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Aid and Migration: Substitutes or Complements?

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  • Berthélemy, Jean-Claude
  • Beuran, Monica
  • Maurel, Mathilde

Abstract

Summary This paper investigates the impact of aid on migration and identifies two channels. Bilateral aid influences migration by enhancing the information about labor market conditions in the destination country (attraction effect). Total aid correlates with migration through increasing expenditure financing and hence, wages in countries of origin (push effect). We compute the critical level of income above which emigration and income are substitutes, which is about US $7,300 per capita in PPP 2000 prices, for example, Brazil or Russia. We argue that for countries below this threshold, there is a trade-off between aid and migration policies. A tightening of the migration policy is equivalent to a reduction of the level of aid by about 24%. A comparison of skilled and unskilled migrations shows that the former are more sensitive to the attraction effect than the latter.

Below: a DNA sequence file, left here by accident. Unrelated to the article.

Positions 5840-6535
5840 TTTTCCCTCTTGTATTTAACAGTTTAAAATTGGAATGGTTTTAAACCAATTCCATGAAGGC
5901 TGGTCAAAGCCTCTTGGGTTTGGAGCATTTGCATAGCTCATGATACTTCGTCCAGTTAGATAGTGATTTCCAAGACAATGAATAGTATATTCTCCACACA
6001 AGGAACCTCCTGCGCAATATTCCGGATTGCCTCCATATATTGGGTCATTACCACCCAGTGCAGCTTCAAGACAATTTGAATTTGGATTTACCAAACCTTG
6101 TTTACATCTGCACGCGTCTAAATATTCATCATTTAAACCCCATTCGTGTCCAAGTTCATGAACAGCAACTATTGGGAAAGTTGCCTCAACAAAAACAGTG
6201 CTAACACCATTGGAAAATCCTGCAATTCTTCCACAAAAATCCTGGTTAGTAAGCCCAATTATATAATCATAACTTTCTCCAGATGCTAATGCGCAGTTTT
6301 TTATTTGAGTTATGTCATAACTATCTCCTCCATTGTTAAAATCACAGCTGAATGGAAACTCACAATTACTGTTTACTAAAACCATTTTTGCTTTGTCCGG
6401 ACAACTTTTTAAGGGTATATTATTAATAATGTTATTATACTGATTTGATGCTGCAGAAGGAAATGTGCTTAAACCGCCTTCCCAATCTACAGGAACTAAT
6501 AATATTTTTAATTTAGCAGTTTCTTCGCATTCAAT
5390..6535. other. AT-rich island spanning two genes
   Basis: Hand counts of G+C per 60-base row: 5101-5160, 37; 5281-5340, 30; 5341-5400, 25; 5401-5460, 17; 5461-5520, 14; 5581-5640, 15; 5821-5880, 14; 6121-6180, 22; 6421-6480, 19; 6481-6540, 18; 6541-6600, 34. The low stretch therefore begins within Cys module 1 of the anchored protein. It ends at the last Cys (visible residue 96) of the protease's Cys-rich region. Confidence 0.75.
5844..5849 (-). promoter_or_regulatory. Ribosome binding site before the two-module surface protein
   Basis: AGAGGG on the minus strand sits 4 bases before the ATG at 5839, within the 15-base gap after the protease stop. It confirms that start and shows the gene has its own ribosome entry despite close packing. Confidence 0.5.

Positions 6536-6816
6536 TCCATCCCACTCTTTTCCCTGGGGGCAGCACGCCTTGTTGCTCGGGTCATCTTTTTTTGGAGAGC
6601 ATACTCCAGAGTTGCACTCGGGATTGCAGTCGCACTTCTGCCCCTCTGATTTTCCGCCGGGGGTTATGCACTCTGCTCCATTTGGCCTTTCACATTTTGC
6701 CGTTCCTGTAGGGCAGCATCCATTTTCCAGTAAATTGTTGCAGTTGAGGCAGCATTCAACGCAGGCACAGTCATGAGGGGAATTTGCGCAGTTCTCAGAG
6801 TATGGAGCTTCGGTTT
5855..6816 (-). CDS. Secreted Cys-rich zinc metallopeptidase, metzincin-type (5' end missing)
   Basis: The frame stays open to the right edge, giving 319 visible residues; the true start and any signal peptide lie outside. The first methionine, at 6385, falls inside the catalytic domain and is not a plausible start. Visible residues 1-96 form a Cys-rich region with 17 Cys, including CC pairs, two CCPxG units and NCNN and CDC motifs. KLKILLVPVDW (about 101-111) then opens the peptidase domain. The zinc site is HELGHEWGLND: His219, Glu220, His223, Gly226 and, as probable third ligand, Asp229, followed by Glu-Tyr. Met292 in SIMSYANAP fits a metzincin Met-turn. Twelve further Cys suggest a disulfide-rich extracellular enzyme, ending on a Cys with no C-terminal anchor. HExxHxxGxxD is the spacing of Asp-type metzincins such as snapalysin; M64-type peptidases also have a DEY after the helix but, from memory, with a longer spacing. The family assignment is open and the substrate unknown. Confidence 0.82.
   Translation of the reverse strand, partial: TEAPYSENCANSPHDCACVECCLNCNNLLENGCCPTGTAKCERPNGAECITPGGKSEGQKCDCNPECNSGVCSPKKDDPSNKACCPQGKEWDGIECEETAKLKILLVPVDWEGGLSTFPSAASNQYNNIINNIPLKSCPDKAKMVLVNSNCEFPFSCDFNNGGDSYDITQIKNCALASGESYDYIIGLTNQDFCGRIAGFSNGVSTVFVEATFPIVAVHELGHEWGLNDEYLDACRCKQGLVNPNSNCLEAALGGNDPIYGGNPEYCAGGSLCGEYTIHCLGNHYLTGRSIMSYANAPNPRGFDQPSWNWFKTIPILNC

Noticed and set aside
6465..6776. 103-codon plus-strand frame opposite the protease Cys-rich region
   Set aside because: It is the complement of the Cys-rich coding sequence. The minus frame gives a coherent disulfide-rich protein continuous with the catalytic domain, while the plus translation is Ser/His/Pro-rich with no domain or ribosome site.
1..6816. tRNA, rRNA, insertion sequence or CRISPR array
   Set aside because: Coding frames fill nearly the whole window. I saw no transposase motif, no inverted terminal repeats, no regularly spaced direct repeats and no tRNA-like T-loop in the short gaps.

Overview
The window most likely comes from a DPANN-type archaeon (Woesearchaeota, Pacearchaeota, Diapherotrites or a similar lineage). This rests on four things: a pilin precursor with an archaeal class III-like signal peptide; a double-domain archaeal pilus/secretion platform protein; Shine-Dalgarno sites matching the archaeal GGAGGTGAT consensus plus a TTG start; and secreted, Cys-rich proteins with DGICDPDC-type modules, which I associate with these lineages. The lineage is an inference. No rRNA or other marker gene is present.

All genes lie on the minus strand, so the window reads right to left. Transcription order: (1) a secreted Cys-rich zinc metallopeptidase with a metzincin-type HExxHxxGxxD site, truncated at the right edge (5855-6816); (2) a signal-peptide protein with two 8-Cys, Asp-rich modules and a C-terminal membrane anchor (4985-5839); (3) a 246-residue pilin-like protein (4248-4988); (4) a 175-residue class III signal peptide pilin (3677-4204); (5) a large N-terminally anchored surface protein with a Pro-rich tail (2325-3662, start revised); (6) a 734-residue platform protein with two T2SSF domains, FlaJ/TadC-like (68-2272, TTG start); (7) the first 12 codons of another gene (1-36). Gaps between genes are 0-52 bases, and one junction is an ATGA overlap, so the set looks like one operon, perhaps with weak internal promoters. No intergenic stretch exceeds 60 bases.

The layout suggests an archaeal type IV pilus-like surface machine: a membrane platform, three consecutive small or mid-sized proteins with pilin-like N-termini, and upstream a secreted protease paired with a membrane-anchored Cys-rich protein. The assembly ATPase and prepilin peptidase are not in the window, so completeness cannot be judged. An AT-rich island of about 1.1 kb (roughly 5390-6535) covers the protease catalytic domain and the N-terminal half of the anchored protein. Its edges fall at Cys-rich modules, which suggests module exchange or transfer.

Suggested Citation

  • Berthélemy, Jean-Claude & Beuran, Monica & Maurel, Mathilde, 2009. "Aid and Migration: Substitutes or Complements?," World Development, Elsevier, vol. 37(10), pages 1589-1599, October.
  • Handle: RePEc:eee:wdevel:v:37:y:2009:i:10:p:1589-1599
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    References listed on IDEAS

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    1. Lahiri, Sajal & Raimondos-Moller, Pascalis, 2000. "Lobbying by Ethnic Groups and Aid Allocation," Economic Journal, Royal Economic Society, vol. 110(462), pages 62-79, March.
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    7. George J. Borjas, 1994. "The Economics of Immigration," Journal of Economic Literature, American Economic Association, vol. 32(4), pages 1667-1717, December.
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    Keywords

    aid migration;

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